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Wednesday 23rd May 2018

Swine flu claims five on Hajj

1st December 2009

Saudi Arabian health authorities reported that five people died of swine flu during the annual Hajj pilgrimage, the largest annual gathering in the world.


Some people had previously assumed that the Hajj would serve as a natural incubator for the spread of the virus, and experts are still worried that the pilgrims will not begin to develop swine flu until after they return to their home countries.

Abdullah bin Abdul-Aziz al-Rabeea, the Saudi minister of health, said that five pilgrims had died in the days leading up to and during the Hajj, while 73 cases of the virus had been recorded among the 2.5 million pilgrims who entered Saudi Arabia, only 10% of whom had been vaccinated against the virus.

He said that his ministry's safety precautions secured a successful Hajj for pilgrims from around the world.

The Saudi ministry of health, in a joint effort with American and international teams, made a concerted effort against swine flu both before and during the pilgrimage.

In addition to making sure public bathrooms near ritual sites were stocked with hand sanitizer, the teams tested pilgrims who were camped at Mina by giving them cheek swabs, and at Saudi airports using thermal cameras.

The health workers involved used the pilgrimage as a way of testing their flu treating capabilities.

They built a database in order to monitor the virus for possible mutations, as well as to educate themselves about how the H1N1 swine flu might behave at other large gatherings such as World Cup soccer matches.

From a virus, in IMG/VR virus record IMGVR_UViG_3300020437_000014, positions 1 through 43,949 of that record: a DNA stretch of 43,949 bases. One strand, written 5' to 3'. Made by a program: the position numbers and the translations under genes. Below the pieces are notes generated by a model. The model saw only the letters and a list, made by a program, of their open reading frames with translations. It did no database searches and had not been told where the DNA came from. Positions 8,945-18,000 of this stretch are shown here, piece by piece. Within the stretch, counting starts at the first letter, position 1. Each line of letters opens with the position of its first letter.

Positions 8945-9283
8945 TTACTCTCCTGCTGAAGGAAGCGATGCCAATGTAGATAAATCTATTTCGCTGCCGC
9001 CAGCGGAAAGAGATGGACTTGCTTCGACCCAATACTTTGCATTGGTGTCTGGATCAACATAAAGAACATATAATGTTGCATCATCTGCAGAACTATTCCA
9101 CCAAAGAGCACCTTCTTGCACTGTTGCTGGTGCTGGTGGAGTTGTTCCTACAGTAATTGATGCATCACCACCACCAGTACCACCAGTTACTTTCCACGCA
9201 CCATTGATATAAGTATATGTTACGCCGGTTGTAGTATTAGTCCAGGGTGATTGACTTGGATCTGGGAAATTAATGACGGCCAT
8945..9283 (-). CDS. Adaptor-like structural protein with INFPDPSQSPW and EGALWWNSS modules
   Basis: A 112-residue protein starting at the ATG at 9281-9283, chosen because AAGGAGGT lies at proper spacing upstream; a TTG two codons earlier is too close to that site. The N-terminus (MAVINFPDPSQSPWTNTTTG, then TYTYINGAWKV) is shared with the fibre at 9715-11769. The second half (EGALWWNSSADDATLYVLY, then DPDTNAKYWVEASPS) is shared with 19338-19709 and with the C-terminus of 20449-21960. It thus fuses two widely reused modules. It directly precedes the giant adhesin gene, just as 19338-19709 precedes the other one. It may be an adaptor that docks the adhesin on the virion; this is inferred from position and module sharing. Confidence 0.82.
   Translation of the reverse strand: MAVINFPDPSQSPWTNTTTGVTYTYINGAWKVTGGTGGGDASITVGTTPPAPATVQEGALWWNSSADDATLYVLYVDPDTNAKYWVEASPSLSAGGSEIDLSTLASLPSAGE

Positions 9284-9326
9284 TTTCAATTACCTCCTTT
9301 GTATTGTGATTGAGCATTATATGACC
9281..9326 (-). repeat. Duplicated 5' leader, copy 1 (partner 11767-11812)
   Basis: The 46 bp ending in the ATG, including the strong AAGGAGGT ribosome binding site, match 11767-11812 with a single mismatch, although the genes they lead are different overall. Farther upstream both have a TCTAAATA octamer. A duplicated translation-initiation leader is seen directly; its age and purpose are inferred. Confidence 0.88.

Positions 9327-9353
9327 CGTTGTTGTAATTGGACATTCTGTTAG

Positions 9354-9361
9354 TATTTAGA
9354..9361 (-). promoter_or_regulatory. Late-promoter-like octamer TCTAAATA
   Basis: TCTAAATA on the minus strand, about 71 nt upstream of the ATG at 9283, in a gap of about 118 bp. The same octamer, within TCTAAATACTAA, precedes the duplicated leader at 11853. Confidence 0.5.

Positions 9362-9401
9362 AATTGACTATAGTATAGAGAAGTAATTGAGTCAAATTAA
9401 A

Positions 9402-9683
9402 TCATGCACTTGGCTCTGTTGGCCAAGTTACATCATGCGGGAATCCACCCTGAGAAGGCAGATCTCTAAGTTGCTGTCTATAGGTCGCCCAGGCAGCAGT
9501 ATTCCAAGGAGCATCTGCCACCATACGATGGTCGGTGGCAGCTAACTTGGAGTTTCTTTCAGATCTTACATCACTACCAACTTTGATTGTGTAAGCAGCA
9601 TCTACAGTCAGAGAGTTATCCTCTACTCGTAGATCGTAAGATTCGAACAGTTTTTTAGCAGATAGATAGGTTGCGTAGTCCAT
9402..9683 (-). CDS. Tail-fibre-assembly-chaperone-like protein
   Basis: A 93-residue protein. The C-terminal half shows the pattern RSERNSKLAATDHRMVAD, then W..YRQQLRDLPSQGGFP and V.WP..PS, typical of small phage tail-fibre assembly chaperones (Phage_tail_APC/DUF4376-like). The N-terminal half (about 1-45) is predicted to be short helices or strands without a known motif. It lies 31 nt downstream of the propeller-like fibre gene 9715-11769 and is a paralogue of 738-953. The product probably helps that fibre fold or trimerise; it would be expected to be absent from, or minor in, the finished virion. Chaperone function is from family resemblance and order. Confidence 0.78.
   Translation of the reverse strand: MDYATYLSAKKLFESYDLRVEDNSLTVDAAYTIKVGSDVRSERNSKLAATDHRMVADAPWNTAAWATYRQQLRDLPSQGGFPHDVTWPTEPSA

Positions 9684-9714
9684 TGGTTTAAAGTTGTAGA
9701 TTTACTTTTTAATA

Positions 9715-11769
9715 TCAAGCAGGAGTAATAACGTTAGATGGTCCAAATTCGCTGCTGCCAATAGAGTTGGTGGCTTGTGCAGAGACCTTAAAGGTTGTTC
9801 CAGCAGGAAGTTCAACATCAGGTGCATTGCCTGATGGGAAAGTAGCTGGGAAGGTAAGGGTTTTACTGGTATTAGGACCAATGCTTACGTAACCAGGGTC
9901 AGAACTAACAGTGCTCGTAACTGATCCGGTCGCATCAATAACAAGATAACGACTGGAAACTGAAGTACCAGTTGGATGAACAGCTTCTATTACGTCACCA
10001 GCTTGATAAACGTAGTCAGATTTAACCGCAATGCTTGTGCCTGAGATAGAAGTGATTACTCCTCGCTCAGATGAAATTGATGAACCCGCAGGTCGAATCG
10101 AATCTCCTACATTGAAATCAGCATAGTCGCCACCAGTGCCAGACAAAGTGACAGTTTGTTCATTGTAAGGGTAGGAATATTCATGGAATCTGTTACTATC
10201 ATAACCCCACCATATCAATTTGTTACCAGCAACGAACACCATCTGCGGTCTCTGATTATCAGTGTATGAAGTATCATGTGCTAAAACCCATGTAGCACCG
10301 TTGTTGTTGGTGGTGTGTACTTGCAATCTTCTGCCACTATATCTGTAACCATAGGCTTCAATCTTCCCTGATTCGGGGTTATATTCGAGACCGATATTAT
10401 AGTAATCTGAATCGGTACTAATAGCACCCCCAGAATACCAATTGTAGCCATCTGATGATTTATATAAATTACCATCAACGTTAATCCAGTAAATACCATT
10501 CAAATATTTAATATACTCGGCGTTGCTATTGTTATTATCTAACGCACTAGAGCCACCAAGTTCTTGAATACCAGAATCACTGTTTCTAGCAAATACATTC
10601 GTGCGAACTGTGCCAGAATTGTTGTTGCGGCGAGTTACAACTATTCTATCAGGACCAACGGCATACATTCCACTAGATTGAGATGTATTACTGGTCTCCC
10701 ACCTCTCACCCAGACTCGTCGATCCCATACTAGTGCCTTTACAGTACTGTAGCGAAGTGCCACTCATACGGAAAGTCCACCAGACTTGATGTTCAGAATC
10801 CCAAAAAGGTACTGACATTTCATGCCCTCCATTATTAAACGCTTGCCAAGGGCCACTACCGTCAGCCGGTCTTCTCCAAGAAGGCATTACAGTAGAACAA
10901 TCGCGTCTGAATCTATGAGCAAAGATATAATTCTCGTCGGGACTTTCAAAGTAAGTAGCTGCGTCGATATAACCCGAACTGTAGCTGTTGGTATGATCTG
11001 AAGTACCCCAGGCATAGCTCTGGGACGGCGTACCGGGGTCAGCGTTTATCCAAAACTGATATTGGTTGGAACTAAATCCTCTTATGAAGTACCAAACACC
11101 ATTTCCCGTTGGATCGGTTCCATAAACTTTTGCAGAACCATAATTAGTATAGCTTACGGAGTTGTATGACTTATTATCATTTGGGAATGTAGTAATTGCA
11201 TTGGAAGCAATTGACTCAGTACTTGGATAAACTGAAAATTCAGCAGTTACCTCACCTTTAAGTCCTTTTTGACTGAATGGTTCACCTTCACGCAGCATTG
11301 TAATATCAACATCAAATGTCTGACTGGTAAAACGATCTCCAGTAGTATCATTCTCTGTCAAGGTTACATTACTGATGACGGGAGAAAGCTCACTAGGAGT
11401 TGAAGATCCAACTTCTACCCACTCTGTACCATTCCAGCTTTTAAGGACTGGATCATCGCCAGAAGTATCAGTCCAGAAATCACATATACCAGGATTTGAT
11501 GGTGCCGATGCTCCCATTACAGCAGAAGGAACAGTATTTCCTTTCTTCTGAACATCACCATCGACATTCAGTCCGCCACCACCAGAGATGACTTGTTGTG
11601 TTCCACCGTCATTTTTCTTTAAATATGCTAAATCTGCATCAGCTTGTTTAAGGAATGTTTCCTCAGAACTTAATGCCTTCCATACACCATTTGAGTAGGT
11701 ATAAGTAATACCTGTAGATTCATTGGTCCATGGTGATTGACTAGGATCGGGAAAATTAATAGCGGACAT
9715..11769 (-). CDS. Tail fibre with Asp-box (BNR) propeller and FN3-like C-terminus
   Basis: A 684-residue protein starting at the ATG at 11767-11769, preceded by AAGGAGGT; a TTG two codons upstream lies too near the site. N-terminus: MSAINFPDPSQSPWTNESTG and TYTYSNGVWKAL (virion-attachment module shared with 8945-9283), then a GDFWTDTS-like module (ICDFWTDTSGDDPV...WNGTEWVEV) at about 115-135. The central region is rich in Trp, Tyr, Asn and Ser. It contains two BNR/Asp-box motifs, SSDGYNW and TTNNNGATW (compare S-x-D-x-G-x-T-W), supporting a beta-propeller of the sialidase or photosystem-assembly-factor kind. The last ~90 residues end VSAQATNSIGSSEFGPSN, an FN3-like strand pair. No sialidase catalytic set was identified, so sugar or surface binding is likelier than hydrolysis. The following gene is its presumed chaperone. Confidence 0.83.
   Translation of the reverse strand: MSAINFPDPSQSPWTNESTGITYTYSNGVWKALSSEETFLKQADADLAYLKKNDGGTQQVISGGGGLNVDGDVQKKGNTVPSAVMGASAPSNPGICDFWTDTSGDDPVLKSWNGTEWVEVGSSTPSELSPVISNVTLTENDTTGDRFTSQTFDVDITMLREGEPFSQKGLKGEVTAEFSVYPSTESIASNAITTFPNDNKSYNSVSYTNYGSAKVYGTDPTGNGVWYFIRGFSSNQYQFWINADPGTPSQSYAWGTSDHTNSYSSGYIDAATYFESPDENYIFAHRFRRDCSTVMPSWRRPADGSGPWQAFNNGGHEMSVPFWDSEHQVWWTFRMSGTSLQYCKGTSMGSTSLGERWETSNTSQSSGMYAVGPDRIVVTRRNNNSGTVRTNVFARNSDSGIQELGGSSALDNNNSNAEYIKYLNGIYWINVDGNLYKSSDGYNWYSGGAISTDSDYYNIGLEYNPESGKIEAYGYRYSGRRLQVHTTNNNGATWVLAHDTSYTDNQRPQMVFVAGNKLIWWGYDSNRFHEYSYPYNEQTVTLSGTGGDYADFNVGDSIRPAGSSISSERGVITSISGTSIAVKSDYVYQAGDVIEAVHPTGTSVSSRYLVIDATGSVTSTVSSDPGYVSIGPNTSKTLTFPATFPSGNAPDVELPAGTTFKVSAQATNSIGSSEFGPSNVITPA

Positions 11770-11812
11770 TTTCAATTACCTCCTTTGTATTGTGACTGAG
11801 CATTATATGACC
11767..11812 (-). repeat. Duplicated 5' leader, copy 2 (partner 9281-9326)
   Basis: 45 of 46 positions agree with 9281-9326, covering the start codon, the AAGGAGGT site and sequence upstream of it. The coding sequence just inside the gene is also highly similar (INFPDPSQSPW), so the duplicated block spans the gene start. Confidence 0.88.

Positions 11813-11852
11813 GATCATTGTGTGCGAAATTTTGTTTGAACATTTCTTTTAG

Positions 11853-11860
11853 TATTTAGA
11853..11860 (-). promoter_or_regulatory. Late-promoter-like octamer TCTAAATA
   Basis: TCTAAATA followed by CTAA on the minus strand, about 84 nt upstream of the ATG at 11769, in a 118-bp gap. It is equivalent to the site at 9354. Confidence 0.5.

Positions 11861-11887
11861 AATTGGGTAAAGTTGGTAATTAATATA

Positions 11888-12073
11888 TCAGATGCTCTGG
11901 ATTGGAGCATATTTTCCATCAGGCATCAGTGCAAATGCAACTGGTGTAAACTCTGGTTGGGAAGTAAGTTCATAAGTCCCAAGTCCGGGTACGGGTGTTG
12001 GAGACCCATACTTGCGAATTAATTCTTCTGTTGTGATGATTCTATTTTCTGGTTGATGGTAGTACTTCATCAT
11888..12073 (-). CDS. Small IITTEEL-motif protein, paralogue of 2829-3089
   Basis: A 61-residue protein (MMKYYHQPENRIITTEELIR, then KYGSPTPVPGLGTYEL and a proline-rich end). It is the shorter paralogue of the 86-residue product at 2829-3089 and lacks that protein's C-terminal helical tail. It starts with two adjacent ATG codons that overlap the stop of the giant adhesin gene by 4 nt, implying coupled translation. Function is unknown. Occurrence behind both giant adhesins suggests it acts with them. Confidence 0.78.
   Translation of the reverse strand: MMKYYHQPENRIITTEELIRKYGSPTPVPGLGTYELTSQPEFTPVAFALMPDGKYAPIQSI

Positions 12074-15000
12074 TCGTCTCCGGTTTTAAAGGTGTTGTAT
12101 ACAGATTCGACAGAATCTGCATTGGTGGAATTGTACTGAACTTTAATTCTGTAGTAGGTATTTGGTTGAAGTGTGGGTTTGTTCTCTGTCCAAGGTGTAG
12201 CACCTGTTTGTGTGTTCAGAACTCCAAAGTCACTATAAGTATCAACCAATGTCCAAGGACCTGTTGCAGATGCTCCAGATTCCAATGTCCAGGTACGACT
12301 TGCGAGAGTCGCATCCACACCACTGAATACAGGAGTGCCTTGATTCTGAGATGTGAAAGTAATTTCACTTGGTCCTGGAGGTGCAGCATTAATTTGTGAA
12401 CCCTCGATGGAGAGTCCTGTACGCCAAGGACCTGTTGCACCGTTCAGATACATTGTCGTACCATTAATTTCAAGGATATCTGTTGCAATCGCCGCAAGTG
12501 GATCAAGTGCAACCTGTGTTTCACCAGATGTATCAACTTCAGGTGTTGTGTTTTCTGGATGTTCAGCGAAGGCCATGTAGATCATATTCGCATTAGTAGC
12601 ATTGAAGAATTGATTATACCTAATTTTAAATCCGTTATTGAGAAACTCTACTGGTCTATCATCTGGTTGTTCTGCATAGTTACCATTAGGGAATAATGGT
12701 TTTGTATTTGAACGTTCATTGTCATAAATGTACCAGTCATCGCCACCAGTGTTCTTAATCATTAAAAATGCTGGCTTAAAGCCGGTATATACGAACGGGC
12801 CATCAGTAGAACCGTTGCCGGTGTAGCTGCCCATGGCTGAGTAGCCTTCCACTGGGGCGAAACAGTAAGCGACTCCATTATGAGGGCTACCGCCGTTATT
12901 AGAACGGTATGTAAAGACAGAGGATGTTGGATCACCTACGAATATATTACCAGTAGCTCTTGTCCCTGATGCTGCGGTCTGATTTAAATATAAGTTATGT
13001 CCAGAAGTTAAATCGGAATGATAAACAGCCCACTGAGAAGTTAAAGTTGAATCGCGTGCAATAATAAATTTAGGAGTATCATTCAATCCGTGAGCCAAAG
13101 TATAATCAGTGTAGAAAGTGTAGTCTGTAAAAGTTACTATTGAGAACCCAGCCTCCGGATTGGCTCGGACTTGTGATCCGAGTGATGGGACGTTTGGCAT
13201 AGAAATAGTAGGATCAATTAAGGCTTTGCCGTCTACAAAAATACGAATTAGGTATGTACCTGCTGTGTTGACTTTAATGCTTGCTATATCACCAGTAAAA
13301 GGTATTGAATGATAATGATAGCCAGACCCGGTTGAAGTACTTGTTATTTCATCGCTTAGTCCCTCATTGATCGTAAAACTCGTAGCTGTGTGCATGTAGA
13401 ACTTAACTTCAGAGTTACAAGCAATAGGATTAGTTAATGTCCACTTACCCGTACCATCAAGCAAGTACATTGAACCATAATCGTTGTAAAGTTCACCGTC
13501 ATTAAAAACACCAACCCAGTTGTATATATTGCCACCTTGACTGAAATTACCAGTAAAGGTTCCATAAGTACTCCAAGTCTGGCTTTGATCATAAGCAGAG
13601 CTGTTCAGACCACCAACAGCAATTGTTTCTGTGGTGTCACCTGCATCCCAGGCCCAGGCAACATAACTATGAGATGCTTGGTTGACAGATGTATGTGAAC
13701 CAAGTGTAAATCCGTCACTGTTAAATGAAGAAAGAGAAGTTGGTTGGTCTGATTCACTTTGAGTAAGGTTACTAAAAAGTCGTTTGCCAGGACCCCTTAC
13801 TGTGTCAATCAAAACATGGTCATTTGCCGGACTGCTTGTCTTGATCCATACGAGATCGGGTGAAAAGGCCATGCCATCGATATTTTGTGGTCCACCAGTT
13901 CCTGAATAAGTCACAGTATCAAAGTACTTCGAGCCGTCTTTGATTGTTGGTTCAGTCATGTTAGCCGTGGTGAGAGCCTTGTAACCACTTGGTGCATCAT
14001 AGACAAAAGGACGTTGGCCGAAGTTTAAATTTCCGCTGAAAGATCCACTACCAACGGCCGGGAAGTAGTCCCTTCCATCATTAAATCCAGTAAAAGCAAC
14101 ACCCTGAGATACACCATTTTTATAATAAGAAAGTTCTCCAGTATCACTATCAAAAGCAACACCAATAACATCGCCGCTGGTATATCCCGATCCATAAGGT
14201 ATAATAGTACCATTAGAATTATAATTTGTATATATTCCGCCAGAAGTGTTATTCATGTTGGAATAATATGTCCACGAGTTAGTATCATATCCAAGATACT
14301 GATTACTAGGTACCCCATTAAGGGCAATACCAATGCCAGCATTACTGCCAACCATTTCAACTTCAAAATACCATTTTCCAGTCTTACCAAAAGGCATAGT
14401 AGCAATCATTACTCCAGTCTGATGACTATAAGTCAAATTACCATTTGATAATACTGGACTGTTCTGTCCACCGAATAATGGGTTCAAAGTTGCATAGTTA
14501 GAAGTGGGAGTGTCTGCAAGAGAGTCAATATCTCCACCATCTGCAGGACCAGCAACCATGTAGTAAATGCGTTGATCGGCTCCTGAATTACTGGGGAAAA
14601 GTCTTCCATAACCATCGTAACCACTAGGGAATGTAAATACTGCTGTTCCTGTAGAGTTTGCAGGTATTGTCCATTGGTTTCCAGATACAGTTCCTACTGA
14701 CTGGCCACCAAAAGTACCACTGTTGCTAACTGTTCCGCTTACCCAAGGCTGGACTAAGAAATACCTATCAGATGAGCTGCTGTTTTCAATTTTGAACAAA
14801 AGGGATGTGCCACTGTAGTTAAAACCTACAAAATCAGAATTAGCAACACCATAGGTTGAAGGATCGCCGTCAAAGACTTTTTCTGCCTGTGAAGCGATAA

Although health organisations around the world are worried that the Hajj pilgrims might develop swine flu after they return to their respective countries, Al-Rabeea said that many of the pilgrims were in the country longer than the usual incubation period without showing any symptoms of the virus.

However, he said that the pilgrims' home countries should continue to monitor their citizens for any symptoms of the disease when they return from the Hajj.

According to the governor of the Mecca region of Saudi Arabia, Prince Khaled Al-Faisal, a grand total of 2.5 million people made the Hajj pilgrimage this year, down by about half a million people from last year's numbers.

All but one of the people who died were over age 70. They were from India, Morocco, Pakistan, and Sudan.

A 17-year-old Nigerian girl also died of the disease while on pilgrimage.

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